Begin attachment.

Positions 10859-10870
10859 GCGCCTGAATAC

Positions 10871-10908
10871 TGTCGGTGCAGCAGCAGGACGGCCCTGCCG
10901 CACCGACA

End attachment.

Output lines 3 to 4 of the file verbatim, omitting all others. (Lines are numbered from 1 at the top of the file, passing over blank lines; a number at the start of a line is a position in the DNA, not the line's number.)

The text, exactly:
Positions 10871-10908
10871 TGTCGGTGCAGCAGCAGGACGGCCCTGCCG